A generation ago, archaeologists discovered a complex of structures in a figure eight shap
e in County Armagh, Northern Ireland. The complex series of buildings dates back to the Iron Age, and researchers determined that a timber structure there was built around the year 95 BC. The find was breath-taking, a once-in-a-lifetime experience. Experts heralded Fort Navan as one of the most significant sites of its type and age in Europe. Local lore claimed the site was the residence of the Kings of Ulster. What those archaeologists found was only the tip of the iceberg.
Recently, researchers from Queens University Belfast used new, non-invasive technology to explore the site. What they found is astonishing. They believed the site had been abandoned in prehistoric times, but new evidence shows it was a hub of activity into the second millennium AD. Researchers now think it was not merely royal residences, but a series of massive temples and arenas used for rituals. One enclosure containing two Iron Age figure eight buildings measured 450 feet across and covered an entire hilltop. What exactly happened there remains a mystery. We can speculate, but we don’t have authoritative surviving records. What we do have are legends.
Legends & Lore of Ulster
Emain Macha is the ancient name for Fort Navan. It means ‘the twins of Macha’. But before it gained that name, the kings of Ulster and the Red Branch Knights called it home. When Conor MacNessa was king of Ulster, he held a magnificent feast. Crunniuc and his young wife were guests. Crunniuc, a widower who had remarried, was also a braggart. Over the evening, he boasted about his amazing young wife and how swiftly she could run. Unbeknownst to Crunniuc, his wife was not an ordinary woman. She was the goddess Macha.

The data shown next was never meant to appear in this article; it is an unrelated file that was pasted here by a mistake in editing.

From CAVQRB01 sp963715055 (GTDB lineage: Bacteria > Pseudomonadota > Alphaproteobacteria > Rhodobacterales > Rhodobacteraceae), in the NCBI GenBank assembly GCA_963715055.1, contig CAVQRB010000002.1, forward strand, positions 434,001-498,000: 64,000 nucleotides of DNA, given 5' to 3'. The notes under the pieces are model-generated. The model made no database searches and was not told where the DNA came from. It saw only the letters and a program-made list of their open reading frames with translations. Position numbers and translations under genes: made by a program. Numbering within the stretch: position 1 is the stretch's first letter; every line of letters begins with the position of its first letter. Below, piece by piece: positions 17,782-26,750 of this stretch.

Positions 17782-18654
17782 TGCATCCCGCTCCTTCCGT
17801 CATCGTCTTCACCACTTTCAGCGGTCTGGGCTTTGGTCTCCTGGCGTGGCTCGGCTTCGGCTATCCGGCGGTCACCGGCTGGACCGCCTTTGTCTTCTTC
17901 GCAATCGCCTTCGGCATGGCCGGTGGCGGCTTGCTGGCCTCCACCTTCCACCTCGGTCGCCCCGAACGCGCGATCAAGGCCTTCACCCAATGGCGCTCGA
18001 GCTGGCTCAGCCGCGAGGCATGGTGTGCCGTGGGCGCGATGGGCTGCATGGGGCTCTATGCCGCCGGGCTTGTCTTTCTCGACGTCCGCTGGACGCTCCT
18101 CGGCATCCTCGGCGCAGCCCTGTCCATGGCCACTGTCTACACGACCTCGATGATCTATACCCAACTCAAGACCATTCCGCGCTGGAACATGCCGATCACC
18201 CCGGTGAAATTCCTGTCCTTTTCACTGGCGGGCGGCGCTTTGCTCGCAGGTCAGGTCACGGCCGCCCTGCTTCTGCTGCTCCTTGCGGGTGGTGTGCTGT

To put an end to Crunniuc’s bragging, the king announced a competition. Macha, he declared, must race his horses. But Macha, heavily pregnant, pleaded with the king that the race could kill a woman in her condition. Conor insisted, and said Crunniuc would be killed if she did not race. Macha wanted to save her husband’s life, so she agreed to run the race. Servants gathered the horses.
Victory & Tragedy
Macha loved Crunniuc, and she ran with tremendous speed. She outpaced the horses and astonished the audience. Conor was furious. But terror immediately replaced Crunniuc’s pride when Macha collapsed just after she passed the finish line. She gave birth to twins, and as she drew her last breaths she blessed and cursed Ulster. She blessed the men with incredible strength – and she cursed them that at their hour of need, this strength would disappear and they would be as vulnerable as a woman in childbirth.
For now, the structures at Fort Navan will remain as they are – hidden under mounds of earth. It would be very expensive to excavate them. But we can turn to the stories of ancient times, the legends of Macha and Cu Chulain, to imagine what these fascinating structures were like and how people used them.